How are the people reacting from another failure? Here are some of the email statements we have received and some recent posts from twitter: 


State Representative Malinda White reacted to the breakdown of another special legislative session by saying she won’t let it cost the the taxypayers of her district any more than necessary to reach a compromise the fully funds the budget.  

"I've to tried forego my paycheck for the per diem but the rules just won't allow that. So, I'm pledging to donate my pay -- about $1,500 over a 10-day session -- to a worthy cause in District 75.  I'll take the coming days to focus on our District and away from the craziness in Baton Rouge then decide where a donation will have the most impact," White said. 

“By failing again to pass a solution to fund the budget, the legislature in Baton Rouge has abandoned the people of our state. It makes me sick. Our failure should not cost taxpayers more. That’s why I won’t take my pay for the next legislative session,” said White. “The people of my district don’t get the option to just spend more when they fail in their responsibilities. I live in the real world.” 


Statement from Michael Hecht, President and CEO of Greater New Orleans, Inc. on the Special Session Collapse 

Last night’s special session failure is an embarrassment, and once again makes clear that Louisiana is structurally stuck and won’t move forward without fundamental changes.  The time has come for us to convene a Constitutional Convention to restructure how Louisiana delivers government to its people.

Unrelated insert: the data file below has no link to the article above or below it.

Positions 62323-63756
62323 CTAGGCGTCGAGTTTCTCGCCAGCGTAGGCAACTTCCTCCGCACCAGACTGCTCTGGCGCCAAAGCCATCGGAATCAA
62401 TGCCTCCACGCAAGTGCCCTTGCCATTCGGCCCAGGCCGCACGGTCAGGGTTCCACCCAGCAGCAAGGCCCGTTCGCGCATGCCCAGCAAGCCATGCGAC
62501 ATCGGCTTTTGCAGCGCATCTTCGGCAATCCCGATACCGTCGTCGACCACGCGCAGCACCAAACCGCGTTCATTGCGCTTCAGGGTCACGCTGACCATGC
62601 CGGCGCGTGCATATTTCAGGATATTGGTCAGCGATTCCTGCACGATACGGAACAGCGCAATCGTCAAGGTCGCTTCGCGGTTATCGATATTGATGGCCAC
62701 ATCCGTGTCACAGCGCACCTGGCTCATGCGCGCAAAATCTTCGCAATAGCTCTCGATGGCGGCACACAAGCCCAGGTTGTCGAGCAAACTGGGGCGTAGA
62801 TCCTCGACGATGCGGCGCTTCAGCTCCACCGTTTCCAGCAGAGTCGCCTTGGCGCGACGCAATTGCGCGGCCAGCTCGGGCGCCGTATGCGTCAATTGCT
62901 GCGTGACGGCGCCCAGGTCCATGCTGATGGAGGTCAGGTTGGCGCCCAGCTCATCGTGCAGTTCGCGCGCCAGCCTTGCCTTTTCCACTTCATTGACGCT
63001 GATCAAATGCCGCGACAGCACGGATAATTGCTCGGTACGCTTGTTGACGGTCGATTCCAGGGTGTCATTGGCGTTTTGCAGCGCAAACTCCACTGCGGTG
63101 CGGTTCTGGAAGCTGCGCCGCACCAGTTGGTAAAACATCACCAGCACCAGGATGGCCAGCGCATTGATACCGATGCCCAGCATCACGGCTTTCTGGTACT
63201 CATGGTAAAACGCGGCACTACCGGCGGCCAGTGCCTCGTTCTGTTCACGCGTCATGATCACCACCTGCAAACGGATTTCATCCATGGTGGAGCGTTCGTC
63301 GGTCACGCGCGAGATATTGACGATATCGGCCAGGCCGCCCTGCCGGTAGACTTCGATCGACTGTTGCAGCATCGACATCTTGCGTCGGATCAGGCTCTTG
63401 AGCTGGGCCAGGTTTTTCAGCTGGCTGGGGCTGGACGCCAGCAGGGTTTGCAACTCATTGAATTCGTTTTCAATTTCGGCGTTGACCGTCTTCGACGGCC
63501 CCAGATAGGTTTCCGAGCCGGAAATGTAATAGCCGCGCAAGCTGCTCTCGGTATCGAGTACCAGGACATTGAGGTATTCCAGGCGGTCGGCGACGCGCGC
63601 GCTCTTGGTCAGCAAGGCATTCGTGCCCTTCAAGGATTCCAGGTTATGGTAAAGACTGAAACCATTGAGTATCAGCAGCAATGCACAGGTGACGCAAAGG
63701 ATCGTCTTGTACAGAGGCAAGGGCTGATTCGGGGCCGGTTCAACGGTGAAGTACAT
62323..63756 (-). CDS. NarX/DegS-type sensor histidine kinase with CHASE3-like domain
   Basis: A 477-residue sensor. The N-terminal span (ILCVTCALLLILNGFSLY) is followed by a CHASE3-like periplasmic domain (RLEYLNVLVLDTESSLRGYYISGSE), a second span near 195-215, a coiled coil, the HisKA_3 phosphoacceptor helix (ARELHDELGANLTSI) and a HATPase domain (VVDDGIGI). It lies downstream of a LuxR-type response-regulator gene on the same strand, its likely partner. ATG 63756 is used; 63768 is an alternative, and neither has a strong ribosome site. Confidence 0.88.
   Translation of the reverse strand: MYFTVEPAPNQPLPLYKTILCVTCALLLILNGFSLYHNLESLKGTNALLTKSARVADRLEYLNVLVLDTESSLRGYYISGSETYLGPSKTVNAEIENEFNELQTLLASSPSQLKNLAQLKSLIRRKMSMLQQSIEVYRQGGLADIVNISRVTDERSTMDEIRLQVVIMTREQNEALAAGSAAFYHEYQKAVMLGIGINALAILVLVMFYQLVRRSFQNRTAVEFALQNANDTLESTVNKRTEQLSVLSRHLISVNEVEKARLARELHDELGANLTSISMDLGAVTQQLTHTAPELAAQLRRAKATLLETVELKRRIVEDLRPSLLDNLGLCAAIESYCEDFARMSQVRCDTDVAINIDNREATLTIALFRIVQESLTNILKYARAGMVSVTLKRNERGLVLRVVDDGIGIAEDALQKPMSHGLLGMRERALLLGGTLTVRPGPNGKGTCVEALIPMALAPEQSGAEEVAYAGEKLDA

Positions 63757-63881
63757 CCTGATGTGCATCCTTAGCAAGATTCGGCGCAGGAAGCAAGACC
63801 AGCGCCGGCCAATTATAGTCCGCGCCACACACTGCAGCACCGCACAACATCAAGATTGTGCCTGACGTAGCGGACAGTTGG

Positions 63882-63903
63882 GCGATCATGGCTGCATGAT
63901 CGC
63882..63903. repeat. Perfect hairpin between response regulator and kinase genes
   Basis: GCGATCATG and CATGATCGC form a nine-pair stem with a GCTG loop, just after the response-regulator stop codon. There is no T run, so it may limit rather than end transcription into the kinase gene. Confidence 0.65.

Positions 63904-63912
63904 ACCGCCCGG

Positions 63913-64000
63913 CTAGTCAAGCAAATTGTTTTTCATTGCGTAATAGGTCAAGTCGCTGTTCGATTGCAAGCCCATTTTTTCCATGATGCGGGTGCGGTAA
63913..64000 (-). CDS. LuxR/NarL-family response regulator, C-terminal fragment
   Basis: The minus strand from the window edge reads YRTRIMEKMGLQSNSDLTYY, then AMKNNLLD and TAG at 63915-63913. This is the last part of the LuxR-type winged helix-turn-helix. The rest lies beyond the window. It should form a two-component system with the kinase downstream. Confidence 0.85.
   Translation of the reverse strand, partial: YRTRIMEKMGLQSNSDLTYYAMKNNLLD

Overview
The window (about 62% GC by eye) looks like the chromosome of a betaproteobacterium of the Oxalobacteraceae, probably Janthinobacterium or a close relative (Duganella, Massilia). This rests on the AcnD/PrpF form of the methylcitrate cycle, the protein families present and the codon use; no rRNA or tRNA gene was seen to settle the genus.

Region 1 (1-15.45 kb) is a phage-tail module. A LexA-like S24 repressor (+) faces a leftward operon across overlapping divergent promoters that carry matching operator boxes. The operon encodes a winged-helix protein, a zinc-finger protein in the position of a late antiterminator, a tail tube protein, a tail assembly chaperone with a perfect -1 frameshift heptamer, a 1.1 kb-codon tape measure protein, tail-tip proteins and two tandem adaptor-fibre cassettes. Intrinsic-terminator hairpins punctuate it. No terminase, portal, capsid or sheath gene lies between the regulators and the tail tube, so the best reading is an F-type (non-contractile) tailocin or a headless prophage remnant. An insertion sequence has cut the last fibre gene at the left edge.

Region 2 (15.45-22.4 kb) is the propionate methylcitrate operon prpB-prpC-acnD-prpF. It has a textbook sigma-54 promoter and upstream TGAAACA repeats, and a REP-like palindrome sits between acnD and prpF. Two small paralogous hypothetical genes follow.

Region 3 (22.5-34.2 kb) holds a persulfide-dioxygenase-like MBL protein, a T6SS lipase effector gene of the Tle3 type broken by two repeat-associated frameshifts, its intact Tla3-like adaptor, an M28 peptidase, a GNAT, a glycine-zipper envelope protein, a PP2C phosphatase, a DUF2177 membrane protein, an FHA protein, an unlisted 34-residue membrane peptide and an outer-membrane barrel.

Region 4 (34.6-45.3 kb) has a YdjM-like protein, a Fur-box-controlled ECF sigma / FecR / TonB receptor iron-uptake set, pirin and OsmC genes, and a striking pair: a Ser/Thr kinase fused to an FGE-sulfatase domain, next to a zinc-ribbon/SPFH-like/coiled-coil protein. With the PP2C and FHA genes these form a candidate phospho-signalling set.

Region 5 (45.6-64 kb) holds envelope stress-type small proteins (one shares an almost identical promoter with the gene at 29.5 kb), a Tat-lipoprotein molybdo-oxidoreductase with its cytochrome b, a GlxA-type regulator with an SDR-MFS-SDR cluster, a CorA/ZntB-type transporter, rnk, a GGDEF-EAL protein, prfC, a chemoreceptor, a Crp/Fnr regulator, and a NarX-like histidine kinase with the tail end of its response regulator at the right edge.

The world is changing.  Louisiana needs to discuss how we evolve to keep up, and invest to create a future Louisiana where our all our kids and grandkids can stay and thrive.  A Constitutional Convention gives us that opportunity. We urge our elected officials to embrace this proposal, and to begin the conversation as soon as possible.


 Today, House Democratic Caucus Chairman Robert Johnson (D-Marksville) issued the following statement on the end of Louisiana's second Extraordinary Session. In the final moments of the sessionthis evening, House Republicans admitted on the record they were trying to shut down state government contingent upon a third special legislative sessionbefore June 30, 2018:

"Today our Republican colleagues abandoned the people of Louisiana, and chose to shut down state government. Without a solution before June 30, their irresponsibility will take state police off our roads, release thousands of violent criminals without regard for public safety, prohibit LDH from inspecting abortion clinics and shutter the Governor’s Office of Homeland Security just as hurricanes season begins. 

They could have chosen a moral budget plan that provided $500 million in tax cuts to working families, cut government spending by $200 million while fully funding our priorities like TOPS, hospitals, and care for seniors and our most vulnerable. Sadly, they refused to prioritize our people."